Fibre Cement Sheet is the main product accounting for about 85% of company's sales. In FY10, HIL set up a new production line at Vijayawada with a capacity of 90,000 MT per annum taking the total capacity to 8,54,500 MT per annum. This capacity came on stream in July 2009. HIL has a 20.5% market share in this segment, followed by players like Visaka Industries (15% market share), Ramco Industries (13%) and Everest Industries (13%). Other players also include Swastik (9%), Utkal (9%) and Sahyadri Industries (5%). Key raw material is Chrysotile (Asbestos Fibre), which constitutes 45% to 50% of the total raw material costs and is 100% imported, followed by OPC (Ordinary Portland Cement), flyash and wood pulp. Overall, to make 100 kgs of fiber cement roofing sheet, 80 kgs of input are required (43 kg of cement, 8 kg of asbestos fibre, 28 kg of flyash and the balance is dry waste, pulp etc). The remaining is water weight gained during the manufacturing process.

The roofing industry is largely a commoditized business. While this product started out as an industrial product, the rapid spread of players, increase in production and increase in the number of access points has made this into a retail product. There is limited brand value or premium in the roofing business. HIL is a leader in this segment and thus its brand Charminar commands a band premium of between 2-4%. 80% of the sales come from rural markets with the balance 20% coming from the industrial and other segments (warehouses, poultry, urban slums etc).

(2) Aerocon Panels (Green product)
HIL also manufactures various boards and panels that find application in housing, partitioning, interiors etc. HIL also supplies these panels to the army. HIL is one the largest players in this segment and has developed a patented process to manufacture the same. The boards and panels contribute about 3% to HIL’s topline. Any product that replaces wood (in this case plywood) or saves on the consumption of energy (energy efficient) is termed as a ‘Green product.’ Thus, Aerocon panels fall into this category. HIL has a capacity to produce 4,60,000 numbers of these panels. The company is currently running at about 70% capacity utilization. The plants are
located at Thimmapur (AP) and Faridabad (Haryana). The raw materials for this product includes flat cement sheets, fillers etc. In terms of competitors, Everest Industries Ltd is also present in the boards and panels segment. However, HIL is a market leader.

While panels contribute a negligible amount to topline, HIL is quite excited about the prospects of the use of panels in the low cost housing market. HIL is working on project with the AP Government to make a house out of these panels that could cost less than Rs. 1 lakh. HIL is currently working on a 40-house project and any breakthrough on this front could be beneficial for the company. Currently, HIL is running 2 shifts and thus can increase capacity from the current 4,60,000 numbers by 33% by running a third shift, if need be.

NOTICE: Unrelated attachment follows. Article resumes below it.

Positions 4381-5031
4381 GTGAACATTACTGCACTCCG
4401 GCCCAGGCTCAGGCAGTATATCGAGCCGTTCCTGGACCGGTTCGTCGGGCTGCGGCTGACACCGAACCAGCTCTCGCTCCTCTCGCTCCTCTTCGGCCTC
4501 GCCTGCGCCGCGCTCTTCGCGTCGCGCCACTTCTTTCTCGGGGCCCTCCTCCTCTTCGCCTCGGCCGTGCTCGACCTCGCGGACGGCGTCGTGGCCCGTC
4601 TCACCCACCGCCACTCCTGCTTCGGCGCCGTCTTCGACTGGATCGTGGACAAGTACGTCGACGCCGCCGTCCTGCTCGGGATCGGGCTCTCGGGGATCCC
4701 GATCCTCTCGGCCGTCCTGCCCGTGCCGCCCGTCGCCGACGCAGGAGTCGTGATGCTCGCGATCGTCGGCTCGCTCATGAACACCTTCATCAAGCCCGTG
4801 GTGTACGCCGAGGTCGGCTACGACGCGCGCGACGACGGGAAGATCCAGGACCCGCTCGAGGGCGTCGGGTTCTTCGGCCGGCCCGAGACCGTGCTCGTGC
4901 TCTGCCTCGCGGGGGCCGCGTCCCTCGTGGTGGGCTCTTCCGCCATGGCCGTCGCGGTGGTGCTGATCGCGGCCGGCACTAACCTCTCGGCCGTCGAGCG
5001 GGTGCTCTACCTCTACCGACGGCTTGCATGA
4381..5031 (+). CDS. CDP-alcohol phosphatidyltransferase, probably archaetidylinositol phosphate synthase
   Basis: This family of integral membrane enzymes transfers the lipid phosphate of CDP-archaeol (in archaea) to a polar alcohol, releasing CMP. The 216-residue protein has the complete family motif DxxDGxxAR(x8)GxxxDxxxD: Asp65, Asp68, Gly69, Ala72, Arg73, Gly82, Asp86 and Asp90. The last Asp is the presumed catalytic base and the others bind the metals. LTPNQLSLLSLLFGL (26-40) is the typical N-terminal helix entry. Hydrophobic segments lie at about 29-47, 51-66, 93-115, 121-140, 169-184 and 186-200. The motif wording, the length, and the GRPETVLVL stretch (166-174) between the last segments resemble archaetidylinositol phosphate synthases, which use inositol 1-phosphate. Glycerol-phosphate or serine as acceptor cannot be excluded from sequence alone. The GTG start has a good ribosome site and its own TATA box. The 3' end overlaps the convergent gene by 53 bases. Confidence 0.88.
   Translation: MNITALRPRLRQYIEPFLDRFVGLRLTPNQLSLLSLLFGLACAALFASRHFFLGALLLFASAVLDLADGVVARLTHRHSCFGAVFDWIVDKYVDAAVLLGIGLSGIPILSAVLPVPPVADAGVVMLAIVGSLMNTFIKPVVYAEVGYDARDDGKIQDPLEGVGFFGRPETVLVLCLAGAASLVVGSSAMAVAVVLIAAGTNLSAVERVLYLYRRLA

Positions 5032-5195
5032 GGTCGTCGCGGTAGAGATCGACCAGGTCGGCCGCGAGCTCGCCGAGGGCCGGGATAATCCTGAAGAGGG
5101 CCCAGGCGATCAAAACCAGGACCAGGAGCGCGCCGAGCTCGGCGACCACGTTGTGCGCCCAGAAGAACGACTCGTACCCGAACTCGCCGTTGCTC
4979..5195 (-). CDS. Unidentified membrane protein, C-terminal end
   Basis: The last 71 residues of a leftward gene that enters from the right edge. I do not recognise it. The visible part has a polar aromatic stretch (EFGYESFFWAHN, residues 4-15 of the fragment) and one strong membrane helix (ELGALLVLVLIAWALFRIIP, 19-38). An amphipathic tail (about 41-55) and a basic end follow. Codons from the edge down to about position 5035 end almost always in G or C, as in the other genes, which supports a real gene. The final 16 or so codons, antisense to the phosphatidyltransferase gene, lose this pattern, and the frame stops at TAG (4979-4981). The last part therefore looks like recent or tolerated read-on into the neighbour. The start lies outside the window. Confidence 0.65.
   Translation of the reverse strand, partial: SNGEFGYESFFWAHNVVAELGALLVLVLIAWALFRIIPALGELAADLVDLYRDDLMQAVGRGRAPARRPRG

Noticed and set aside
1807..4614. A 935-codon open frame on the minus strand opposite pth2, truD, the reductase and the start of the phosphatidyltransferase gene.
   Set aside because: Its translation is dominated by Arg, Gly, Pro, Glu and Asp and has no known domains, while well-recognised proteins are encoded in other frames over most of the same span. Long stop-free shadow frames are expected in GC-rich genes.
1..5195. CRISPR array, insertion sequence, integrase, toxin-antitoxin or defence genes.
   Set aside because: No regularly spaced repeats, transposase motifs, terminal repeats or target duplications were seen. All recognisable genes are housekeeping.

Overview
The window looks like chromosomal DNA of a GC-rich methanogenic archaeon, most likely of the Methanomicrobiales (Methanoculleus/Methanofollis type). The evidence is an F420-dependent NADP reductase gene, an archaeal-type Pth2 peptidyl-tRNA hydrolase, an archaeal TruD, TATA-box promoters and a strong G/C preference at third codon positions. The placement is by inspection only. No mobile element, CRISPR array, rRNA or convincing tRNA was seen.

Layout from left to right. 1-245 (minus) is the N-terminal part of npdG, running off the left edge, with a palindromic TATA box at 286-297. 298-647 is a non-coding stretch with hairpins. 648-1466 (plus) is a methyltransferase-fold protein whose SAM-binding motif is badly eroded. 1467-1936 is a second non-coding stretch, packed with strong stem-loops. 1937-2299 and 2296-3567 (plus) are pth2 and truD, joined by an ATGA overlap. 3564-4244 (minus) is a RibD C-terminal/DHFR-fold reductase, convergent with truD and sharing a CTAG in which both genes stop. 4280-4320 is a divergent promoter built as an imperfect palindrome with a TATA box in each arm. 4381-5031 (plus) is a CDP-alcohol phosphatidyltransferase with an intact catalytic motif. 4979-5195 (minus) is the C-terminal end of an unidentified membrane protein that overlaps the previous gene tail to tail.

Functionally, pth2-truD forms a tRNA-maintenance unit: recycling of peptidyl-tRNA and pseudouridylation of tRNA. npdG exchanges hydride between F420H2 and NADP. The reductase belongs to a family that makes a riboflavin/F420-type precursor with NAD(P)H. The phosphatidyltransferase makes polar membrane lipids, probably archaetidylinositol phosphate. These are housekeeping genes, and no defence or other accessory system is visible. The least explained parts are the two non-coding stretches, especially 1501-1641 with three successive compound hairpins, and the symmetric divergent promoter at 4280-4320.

To read the full report: HIL

>3G Update: Pan-India 3G collections cross USD8.5bn (HSBC)

The DoT overall completed 104 rounds of 3G auctions at the end of Day 18. The price at the end of Day 18 increased c1.7% to USD8.6bn, compared to USD8.4bn on Day 17. The USD8.6bn price is c3.6% lower than the government’s new estimates of USD8.9bn from the 3G auctions alone and is c14.2% higher than our fair value estimates of USD7.5bn for 3G auctions.

We note that final 3G auction collections could be lower than USD8.6bn, as there is a possibility that the government might not find takers for all the slots available in some circles (particularly in few C category circles). As of now, we are calculating Pan-India collections assuming that all the slots are taken up. Given the limited details, we do not have complete clarity on demand in all circles.

We estimate fair value for pan-India 3G spectrum at cUSD7.5bn, using a bottom-up approach, and a hurdle rate of 11%. While the bids have crossed our fair value estimates, we highlight that our calculations are based on circle specific business case and the returns may differ depending on the operators’ current subscriber profile. Further, operators winning across key markets may stand with a relatively better business case. Our fair value calculation assumes a gradual adoption to 3G. However, availability of 3G handsets that allow voice/video features in the range of USD50-100 could be an upside to our business case. (Refer figure 1).

Mumbai and Delhi continue to see aggressive bidding, both closing over 4.5x the reserve price at the end of Day 18. Separately, fifteen circles including all B circles, Andhra Pradesh, Gujarat, Assam, Bihar, North East, Orissa, and Kolkata closed above our fair value estimates, whereas 14 circles ended with negative demand. We remain cautious on the sector, and we view consolidation as a positive catalyst, as 3G revenues appear unlikely to be material, at least in the next 12 months. However, we note that the format of consolidation will be important, and that if incremental policies allow new entrants to merge with each other, the competitive landscape may deteriorate further.

We remain cautious on the sector, and we view consolidation as a positive catalyst, as 3G revenues appear unlikely to be material, at least in the next 12 months. However, we note that the format of consolidation will be important, and that if incremental policies allow new entrants to merge with each other, the competitive landscape may deteriorate further.

To read the full report: 3G UPDATE